Antique Beer Steins Value & Identification (With Rare Finds)

Antique German beer steins are precious souvenirs that can be worth a few hundred or thousand dollars. A rare 17th-century Meissen stein auctioned for the highest value ever, a whopping $140,000!

But with many contemporary steins available in the market, identifying and finding the true value of an antique stein is tricky if you don’t know its age, type, maker, and manufacturing location.

This guide will tell you how to assess a vintage German stein’s true worth using its design, type, rarity, and historical significance. I’ll also list down the most valuable beer steins for you!

About German Beer Steins (Brief History)

Beer steins stand out from regular beer mugs with their distinctive lids. But in the early days, steins didn’t have decorated hinged lids. The lids originated in the wake of the European Black Plague as a sanitary step in Germany.

The earlier German steins were made of stoneware with permanent pewter lids. These Medieval and Renaissance steins commonly featured Gothic motifs and heraldic designs. The later ones had Baroque, Rococo, Art Nouveau, and Art Deco-inspired styles on porcelain or stoneware bodies with metal lids.

After World War II, contemporary beer steins with cheaper reproduced old designs became more popular. The modern stein mainly has molded glass bodies with or without the lid.

Finding the Value of Antique German Beer Steins

Vintage Lidded Beer Steins

Common antique beer steins sell for $50 – $500, while old and rare German steins with intricate historic carvings and paintings can be worth a few hundred dollars to a few thousand dollars.

But is every stein worth a high price? Not necessarily! Here’s what turns an old beer mug into a valuable collectible beer stein:

  • Authenticity marks or maker’s mark (brand or designer) on the base
  • Old pewter-lidded stoneware, porcelain, silver, hand-blown enameled glass bodies
  • Historical designs with popular artistic styles, like Renaissance, Baroque, Art Nouveau, Art Deco, military, and patriotic themes
  • Intricate detailing, relief work, fine enamel painting, thematic motifs, or etchings
  • Unique handle shapes and hinge mounts 
  • Unusual sizes and shapes

Generally, the oldest 17th – 18th century beer steins are highly sought after. However, the final value of a German stein also depends on its condition, brand, materials, and rarity. Let’s understand each factor below!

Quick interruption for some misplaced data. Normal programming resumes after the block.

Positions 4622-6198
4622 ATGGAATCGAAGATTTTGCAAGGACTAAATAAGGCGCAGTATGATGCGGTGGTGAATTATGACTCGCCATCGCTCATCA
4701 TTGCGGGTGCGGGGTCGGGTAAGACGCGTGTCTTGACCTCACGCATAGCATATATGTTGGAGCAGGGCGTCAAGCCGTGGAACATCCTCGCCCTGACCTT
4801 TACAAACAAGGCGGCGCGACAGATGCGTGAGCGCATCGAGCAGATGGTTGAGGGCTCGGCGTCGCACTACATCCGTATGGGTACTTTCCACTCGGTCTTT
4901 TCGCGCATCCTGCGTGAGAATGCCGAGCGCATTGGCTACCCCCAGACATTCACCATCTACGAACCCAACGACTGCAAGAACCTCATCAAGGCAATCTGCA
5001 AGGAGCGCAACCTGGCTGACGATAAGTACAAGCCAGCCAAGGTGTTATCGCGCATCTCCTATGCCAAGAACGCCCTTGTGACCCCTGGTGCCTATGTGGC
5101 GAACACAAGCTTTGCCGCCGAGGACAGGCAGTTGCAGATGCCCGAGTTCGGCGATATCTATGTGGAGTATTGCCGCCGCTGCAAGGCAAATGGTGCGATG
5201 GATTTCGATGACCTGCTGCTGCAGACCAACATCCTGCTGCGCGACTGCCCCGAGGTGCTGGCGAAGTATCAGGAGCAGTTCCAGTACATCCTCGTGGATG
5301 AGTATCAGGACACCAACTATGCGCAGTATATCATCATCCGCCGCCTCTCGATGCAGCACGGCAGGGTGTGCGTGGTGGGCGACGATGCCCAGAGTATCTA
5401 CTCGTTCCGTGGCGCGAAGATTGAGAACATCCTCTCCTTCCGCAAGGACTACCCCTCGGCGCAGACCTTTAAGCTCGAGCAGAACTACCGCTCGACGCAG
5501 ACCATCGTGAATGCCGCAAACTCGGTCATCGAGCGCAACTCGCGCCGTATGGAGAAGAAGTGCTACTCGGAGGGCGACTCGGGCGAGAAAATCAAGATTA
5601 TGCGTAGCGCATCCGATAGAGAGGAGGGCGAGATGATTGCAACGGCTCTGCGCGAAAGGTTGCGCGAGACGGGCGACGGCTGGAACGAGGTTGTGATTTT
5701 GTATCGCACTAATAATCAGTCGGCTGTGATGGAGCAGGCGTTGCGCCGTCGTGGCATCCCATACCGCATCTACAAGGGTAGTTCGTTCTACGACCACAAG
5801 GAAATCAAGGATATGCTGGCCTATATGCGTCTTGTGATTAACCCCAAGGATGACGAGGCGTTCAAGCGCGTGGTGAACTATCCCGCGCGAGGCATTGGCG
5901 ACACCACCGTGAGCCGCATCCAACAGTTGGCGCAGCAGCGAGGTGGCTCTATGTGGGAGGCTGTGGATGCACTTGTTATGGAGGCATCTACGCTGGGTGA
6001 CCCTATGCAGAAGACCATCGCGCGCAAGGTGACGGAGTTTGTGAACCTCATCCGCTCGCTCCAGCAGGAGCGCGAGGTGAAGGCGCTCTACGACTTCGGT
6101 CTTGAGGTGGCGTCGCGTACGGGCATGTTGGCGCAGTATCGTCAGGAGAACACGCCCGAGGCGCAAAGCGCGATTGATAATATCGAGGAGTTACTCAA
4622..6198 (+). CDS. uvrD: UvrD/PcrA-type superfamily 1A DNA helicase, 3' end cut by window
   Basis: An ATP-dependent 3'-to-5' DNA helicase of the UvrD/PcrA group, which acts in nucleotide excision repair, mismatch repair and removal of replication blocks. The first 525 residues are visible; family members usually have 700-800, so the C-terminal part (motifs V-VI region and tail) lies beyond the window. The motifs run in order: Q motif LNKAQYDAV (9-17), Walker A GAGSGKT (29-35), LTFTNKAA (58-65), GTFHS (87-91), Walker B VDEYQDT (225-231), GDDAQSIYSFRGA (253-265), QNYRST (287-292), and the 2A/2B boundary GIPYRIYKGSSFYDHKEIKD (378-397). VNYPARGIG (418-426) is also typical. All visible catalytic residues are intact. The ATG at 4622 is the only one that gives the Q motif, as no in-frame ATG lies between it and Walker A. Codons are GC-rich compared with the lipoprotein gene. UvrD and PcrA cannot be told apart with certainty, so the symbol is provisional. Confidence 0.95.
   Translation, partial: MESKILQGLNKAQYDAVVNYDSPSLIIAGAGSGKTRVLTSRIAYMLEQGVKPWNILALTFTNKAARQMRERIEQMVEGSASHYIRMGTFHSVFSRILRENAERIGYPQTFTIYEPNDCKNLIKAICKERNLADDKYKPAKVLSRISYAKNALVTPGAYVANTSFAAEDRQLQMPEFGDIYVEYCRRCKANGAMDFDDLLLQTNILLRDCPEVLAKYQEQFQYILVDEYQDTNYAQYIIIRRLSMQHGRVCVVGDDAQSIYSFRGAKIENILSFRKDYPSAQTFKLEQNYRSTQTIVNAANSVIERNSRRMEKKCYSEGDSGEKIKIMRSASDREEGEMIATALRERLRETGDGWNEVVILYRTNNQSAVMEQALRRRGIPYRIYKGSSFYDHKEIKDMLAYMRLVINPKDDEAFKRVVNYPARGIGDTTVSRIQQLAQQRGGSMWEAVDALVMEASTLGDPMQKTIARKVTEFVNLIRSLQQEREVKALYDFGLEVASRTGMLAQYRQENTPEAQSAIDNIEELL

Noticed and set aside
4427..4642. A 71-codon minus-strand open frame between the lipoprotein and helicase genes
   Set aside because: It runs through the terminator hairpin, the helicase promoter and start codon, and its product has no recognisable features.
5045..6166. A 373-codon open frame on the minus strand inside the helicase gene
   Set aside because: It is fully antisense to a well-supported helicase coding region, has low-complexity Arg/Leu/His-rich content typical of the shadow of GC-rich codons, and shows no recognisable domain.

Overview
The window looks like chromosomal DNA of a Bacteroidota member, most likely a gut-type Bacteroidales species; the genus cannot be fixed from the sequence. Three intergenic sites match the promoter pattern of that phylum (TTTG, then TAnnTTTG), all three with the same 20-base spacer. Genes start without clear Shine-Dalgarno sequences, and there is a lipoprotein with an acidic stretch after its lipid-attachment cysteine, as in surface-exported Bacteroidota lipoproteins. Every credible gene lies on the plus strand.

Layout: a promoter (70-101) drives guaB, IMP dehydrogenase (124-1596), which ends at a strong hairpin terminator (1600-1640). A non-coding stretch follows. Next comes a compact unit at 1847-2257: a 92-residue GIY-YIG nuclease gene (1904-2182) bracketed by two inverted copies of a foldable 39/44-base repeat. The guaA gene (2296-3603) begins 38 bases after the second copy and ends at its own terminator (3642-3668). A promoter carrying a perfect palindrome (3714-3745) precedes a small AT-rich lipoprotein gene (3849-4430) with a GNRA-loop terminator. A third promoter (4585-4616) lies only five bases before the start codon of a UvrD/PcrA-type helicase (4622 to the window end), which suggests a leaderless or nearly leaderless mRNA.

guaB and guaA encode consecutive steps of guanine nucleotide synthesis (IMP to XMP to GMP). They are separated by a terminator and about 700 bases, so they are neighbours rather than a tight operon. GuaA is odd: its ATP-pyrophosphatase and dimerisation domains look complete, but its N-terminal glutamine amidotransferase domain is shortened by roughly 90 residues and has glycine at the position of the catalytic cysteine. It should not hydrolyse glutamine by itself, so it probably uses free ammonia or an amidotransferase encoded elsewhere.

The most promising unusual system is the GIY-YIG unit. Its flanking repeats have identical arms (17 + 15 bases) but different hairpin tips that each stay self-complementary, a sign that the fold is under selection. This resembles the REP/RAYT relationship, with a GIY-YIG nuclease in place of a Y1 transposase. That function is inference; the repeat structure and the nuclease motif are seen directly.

Assess the Condition

An antique German stein in excellent condition is more valuable than one with severe cracks, chips, and broken edges. Faded or chipped-off paint or glaze and discolorations also depreciate the beer steins value.

But a well-preserved patina on the surface authenticating the stein’s age can upscale its value. Besides, beer steins with original and intact parts, like working lids and handles, are valued more by stein collectors.

To check if a lid is original, see if the design on the stein lid should correspond with the design on the stein. If you see differences, the lid is likely fake.

Check the Size & Shape

Particularly, large steins or those with unusual capacities other than the standard one-liter size are more valuable and collectible, as they are often rarer. For example, an extra large 18-inch tall vintage relief stein sold for $1,200 on eBay!

Similarly, classic shapes such as Tankards with pewter lids, bulbous Bellarmine steins, tall and cylindrical Humpen steins, and jug steins are more desirable stein shapes.

Identify the Brand and Maker

Antique Ceramic Beer Stein with Lid

After beer steins became popular worldwide, many companies in different countries started manufacturing them in the 19th century. Some early beer stein brands are more popular, fetching thousands of dollars for one piece.

For example, authentic Mettlach steins can fetch up to $1,000 – $2,000 or even higher for unusual sizes or designs. A rare signed and marked Mettlach stein won a bid of $6,000 on eBay!